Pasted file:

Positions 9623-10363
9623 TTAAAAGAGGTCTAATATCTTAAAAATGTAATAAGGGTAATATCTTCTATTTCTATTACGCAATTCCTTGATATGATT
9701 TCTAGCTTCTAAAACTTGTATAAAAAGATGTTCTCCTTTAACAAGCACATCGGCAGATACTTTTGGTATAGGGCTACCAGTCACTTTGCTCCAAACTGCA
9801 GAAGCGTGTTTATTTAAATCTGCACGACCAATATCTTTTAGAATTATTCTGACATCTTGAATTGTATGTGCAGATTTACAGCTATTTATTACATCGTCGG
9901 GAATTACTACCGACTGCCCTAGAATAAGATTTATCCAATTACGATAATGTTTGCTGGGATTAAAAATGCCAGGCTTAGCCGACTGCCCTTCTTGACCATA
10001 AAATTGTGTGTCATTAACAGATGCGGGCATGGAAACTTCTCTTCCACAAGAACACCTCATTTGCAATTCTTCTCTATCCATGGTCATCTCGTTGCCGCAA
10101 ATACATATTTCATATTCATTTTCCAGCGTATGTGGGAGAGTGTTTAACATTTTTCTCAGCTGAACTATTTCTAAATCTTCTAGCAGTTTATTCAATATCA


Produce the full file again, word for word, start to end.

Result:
Positions 9623-10363
9623 TTAAAAGAGGTCTAATATCTTAAAAATGTAATAAGGGTAATATCTTCTATTTCTATTACGCAATTCCTTGATATGATT
9701 TCTAGCTTCTAAAACTTGTATAAAAAGATGTTCTCCTTTAACAAGCACATCGGCAGATACTTTTGGTATAGGGCTACCAGTCACTTTGCTCCAAACTGCA
9801 GAAGCGTGTTTATTTAAATCTGCACGACCAATATCTTTTAGAATTATTCTGACATCTTGAATTGTATGTGCAGATTTACAGCTATTTATTACATCGTCGG
9901 GAATTACTACCGACTGCCCTAGAATAAGATTTATCCAATTACGATAATGTTTGCTGGGATTAAAAATGCCAGGCTTAGCCGACTGCCCTTCTTGACCATA
10001 AAATTGTGTGTCATTAACAGATGCGGGCATGGAAACTTCTCTTCCACAAGAACACCTCATTTGCAATTCTTCTCTATCCATGGTCATCTCGTTGCCGCAA
10101 ATACATATTTCATATTCATTTTCCAGCGTATGTGGGAGAGTGTTTAACATTTTTCTCAGCTGAACTATTTCTAAATCTTCTAGCAGTTTATTCAATATCA